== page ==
I moved back to Ontario to start my own GreenTech company and one of the factors that made this decision easier was the level of commitment the Government of Ontario has in making Ontario a worldwide leader in the Green Industry. And it’s inspiring to imagine the possibilities of what this could mean for Ontario, from greater economic prosperity to being a model for environmental sustainability for other provinces, states, and countries.
In May 2009, the passing of the Ontario Green Energy Act
set the direction that Ontario is heading with its Green initiatives. And right off the bat, I think Ontario is making the right call by building strong partnerships early on with emerging markets such as India, China, and Korea. Traditionally, Ontario’s economy has been manufacturing base and very closely dependent on the US market.
However, it’s clear that future global economic growth will be driven by emerging markets and if GreenTech is going to have a significant piece of the pie in that growth, then Ontario is in a great position to capitalize on that growth.
International Green Trade Agreements
In the past 18 months, the Ontario Environmental Trade Missions have made the following major trade agreements:
- $600 million dollars worth of new contracts for Ontarian GreenTech companies doing business in China. In this deal, green technologies developed in Ontario such as Geothermal systems will be used in Chinese projects.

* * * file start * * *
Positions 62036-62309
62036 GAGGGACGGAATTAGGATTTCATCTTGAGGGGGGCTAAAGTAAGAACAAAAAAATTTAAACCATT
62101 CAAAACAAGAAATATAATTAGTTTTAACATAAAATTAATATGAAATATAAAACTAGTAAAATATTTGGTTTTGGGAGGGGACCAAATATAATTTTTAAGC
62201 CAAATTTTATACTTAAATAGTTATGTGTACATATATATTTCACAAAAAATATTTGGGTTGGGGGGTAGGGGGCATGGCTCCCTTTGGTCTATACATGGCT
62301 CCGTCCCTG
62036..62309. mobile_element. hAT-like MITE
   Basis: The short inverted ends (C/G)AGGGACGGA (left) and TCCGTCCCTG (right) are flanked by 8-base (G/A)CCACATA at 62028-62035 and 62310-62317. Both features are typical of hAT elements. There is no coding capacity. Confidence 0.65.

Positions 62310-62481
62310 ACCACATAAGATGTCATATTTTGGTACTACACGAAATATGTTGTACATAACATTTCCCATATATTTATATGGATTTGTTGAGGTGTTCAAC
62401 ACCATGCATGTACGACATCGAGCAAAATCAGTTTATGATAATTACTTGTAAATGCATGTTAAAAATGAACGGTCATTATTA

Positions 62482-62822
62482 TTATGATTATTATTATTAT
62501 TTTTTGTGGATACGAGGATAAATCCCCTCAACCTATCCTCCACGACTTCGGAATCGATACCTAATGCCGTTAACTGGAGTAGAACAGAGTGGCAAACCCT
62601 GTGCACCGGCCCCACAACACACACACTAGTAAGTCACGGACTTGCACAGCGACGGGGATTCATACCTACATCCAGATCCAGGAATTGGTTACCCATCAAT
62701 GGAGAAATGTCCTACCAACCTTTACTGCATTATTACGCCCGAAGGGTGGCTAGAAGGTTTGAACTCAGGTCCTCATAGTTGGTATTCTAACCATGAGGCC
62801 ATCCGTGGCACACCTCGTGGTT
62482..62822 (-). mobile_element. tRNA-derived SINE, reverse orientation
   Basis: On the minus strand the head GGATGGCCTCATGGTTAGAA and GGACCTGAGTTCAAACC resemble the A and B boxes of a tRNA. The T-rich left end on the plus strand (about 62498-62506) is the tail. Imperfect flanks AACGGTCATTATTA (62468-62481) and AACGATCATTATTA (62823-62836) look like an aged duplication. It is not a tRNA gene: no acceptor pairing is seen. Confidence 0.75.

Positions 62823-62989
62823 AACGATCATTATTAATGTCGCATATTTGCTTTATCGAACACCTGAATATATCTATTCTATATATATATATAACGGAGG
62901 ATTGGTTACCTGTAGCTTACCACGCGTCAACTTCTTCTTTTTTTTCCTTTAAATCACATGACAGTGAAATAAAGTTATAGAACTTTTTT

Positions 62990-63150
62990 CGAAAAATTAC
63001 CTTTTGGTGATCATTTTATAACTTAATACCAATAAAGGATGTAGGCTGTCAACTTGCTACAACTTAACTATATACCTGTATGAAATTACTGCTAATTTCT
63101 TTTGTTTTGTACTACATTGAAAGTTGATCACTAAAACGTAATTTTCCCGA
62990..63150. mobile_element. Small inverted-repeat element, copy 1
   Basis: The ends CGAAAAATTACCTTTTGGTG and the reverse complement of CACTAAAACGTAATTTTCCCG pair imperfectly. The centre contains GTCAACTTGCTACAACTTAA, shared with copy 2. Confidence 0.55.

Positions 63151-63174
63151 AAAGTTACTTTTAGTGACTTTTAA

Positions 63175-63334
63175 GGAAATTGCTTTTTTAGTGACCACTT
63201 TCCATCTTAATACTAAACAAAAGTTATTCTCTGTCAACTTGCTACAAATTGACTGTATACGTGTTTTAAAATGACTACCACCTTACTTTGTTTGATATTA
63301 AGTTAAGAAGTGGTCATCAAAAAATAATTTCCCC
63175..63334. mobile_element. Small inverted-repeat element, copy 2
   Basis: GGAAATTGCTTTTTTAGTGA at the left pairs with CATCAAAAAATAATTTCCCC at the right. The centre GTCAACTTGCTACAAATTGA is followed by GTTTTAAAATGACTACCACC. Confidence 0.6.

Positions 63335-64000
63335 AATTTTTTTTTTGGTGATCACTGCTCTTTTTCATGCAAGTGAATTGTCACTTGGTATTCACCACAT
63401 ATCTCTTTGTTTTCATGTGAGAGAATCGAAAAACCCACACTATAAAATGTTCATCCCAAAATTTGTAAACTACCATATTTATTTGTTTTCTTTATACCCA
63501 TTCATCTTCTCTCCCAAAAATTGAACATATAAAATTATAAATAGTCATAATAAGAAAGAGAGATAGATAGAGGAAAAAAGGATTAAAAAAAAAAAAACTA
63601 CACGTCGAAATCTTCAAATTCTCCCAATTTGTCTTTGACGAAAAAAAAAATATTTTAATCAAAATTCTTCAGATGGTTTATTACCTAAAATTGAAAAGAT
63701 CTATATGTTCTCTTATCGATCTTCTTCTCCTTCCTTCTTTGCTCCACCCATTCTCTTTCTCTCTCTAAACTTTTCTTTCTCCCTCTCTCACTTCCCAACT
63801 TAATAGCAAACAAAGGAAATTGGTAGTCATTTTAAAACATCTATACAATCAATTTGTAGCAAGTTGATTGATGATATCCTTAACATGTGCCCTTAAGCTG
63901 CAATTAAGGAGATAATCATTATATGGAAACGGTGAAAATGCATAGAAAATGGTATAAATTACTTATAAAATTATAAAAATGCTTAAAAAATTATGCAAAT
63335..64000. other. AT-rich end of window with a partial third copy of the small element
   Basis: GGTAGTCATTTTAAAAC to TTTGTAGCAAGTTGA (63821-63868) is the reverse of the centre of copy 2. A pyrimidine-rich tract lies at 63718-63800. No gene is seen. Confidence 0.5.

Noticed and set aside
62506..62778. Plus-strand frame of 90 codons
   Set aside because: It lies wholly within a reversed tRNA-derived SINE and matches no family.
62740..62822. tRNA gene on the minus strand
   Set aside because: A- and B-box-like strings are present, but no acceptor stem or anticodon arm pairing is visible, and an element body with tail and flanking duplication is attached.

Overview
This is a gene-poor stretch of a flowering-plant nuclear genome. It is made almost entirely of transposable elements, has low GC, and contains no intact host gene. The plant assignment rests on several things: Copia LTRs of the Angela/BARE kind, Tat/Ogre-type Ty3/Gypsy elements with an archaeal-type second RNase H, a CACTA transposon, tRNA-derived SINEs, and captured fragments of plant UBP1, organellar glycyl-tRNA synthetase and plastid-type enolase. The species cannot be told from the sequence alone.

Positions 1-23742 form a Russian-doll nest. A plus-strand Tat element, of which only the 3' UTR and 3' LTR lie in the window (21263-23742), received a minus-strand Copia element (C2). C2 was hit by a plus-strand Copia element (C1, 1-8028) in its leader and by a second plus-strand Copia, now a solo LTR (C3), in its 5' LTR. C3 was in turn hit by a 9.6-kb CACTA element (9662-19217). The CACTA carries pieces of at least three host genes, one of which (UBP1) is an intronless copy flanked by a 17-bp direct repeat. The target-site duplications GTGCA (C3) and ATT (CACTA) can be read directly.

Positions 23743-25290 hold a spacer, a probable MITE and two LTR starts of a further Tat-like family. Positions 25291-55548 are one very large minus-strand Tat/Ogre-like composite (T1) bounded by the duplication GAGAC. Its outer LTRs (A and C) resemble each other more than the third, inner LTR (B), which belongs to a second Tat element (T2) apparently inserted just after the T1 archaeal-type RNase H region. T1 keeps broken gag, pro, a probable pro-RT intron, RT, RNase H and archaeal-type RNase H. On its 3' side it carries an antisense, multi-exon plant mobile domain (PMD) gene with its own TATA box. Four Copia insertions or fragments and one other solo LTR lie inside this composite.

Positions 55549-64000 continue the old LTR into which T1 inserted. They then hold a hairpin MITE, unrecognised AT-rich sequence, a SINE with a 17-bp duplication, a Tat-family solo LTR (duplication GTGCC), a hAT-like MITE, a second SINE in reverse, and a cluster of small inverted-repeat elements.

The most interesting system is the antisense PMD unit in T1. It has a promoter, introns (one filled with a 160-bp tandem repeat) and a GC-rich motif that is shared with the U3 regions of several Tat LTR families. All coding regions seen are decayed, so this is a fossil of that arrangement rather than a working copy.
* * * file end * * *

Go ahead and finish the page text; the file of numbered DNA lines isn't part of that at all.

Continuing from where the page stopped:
- $650 million dollars worth of new contracts for Ontarian GreenTech companies doing business in India.
- An astounding $7 billion investment by Korean companies led by Samsung to create four manufacturing plants and use Ontario produced steels to increase Solar and Wind output in Ontario.
Overall, I think this means great financial potential for Ontario-based GreenTech companies because there are channels open for those companies to do business internationally.
Government Green Initiatives in Ontario
The Government of Ontario is driving several local initiatives in the generation, distribution, and consumption of energy. Let’s look at some of them.
Today, Clean energy sources make up a much greater percentage of energy generation than before. Ontario’s coal-fired electricity generation fell by 73% from 2003 to 2009, from 36.3 billion kWh in 2003 to 9.8 billion kWh, and now only makes 6.6%
of Ontario’s total electricity. Just 2 years ago, the number that was at 18%